Stormwater harvesting could help recharge aquifers
Released 01 Dec 2008
There are a number of options for better managing stormwater - according to a report commissioned by the Department of Water.
The study focused on main drains in the coastal area, the Swan-Canning catchment and the Peel region.
The report assessed how much stormwater is currently discharged to the rivers and ocean via the existing drainage system, and looked at better management options.
The Department of Water's Director of Water Resource Management, John Ruprecht said Perth's metropolitan region had about 830 kilometres of main drains and 3000 kilometres of local drains.
"The report estimates that there is an annual discharge of about 120 gigalitres of water from these drains," he said.
"Of this, two-thirds flows from the Swan–Canning main drains, 20.6 gigalitres from the Peel drains and 18 gigalitres from the coastal (Carine, Herdsman and Subiaco) drains.
"This stormwater volume is equal to twice the full storage capacity of the Mundaring Weir or 2.5 times the annual production from Perth's desalination plant.
"One way of better managing this stormwater could be by modifying main drainage channels and maximising the recharge of aquifers by using water sensitive urban design principles.
"Converting these drains to living streams could also enhance the quality of the stormwater."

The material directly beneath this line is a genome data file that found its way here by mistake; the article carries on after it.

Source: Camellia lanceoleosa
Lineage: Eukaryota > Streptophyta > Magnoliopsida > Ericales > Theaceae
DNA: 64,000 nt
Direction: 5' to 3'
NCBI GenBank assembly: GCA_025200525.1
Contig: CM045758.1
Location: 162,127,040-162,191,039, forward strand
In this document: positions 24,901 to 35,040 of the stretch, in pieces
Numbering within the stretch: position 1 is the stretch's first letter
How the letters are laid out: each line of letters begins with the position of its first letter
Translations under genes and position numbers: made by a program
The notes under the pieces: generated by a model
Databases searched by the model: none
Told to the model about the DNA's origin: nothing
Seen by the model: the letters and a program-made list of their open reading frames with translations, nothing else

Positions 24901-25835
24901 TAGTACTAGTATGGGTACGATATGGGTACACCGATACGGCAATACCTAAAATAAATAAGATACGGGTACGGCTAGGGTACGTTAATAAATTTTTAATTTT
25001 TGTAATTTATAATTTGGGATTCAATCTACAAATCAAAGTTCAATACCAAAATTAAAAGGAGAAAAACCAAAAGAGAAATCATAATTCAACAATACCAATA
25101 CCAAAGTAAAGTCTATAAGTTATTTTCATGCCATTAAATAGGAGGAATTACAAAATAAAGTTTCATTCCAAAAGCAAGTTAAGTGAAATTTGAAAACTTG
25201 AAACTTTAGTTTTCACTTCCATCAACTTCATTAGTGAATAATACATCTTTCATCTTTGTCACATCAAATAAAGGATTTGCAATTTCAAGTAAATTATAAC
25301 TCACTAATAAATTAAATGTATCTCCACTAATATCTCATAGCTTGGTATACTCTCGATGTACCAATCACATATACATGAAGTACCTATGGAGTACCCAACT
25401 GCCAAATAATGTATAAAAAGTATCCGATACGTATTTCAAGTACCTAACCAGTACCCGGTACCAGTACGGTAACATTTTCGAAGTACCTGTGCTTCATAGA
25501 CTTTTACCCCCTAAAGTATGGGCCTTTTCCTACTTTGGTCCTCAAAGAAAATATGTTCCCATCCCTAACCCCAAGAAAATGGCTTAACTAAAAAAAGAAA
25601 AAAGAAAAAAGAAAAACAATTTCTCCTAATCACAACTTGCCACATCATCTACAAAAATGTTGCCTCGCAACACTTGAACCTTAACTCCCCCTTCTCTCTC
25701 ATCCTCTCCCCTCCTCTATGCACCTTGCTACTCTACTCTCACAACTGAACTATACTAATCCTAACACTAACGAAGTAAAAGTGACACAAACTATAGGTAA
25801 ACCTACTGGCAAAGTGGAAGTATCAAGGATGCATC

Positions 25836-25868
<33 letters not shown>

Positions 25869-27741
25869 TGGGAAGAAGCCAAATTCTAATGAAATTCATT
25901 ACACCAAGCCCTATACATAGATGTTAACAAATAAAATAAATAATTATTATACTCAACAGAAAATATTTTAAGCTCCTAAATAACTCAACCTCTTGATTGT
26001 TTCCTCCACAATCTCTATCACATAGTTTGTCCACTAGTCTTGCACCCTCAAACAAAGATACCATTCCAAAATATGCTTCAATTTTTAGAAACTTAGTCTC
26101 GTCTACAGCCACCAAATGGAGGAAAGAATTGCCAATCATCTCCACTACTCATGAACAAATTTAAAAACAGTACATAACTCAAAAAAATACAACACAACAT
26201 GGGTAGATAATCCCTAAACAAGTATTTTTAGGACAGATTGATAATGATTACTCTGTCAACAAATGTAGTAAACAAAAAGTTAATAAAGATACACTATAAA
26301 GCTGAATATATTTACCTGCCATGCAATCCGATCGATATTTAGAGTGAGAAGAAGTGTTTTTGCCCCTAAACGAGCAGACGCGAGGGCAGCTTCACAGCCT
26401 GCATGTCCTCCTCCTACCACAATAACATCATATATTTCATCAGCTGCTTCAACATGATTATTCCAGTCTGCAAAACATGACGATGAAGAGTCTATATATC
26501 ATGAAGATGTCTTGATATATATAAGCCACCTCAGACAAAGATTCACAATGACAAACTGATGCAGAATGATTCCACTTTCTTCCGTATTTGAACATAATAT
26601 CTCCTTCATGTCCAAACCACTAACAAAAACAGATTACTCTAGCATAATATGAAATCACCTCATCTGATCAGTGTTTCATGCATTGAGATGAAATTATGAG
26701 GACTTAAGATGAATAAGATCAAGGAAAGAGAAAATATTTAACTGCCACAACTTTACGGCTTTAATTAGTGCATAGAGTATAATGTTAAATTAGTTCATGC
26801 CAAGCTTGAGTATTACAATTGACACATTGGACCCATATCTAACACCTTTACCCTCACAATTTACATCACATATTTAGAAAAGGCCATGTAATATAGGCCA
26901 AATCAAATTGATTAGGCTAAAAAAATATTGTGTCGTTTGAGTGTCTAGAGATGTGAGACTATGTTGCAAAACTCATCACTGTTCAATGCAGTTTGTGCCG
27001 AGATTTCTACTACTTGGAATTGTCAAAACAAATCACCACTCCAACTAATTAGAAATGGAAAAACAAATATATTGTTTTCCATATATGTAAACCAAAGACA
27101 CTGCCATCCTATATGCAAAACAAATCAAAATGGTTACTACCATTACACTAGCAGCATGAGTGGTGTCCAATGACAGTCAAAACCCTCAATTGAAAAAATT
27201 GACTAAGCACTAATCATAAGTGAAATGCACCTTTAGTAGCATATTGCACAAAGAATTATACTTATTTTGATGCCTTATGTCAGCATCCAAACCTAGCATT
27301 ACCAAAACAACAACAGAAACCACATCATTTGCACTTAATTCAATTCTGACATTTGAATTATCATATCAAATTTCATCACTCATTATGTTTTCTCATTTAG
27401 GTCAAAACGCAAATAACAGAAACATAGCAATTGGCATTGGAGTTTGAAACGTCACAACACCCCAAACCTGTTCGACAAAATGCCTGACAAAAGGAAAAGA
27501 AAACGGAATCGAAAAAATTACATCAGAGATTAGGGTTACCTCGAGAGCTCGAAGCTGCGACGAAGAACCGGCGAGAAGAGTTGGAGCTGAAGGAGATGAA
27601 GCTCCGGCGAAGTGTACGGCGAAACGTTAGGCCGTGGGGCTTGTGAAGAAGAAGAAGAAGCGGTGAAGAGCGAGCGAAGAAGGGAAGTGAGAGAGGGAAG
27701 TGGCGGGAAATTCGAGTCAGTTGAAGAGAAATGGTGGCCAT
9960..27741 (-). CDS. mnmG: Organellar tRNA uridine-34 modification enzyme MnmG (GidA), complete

Mr Ruprecht said the current Cottesloe Peninsula Groundwater Restoration Project was a positive example of water sensitive urban design principles being used to harvest stormwater. In this case, stormwater outlets have been replaced with new soakage pits that trap and filter stormwater to replenish the aquifer.
In Salisbury, South Australia, a modified drainage network has been used to treat slow flows and store stormwater before supplying it to industry.
"While the department supports the concept of stormwater harvesting, the impact on the environmental flow requirements of river systems would need to be considered," Mr Ruprecht said.
"The report suggests that prior to harvesting, further ecological studies of wetland and waterway systems within drain catchments should occur."
Contact: Dianne Dixon
Phone: (08) 6364 6983 / 0419 910 847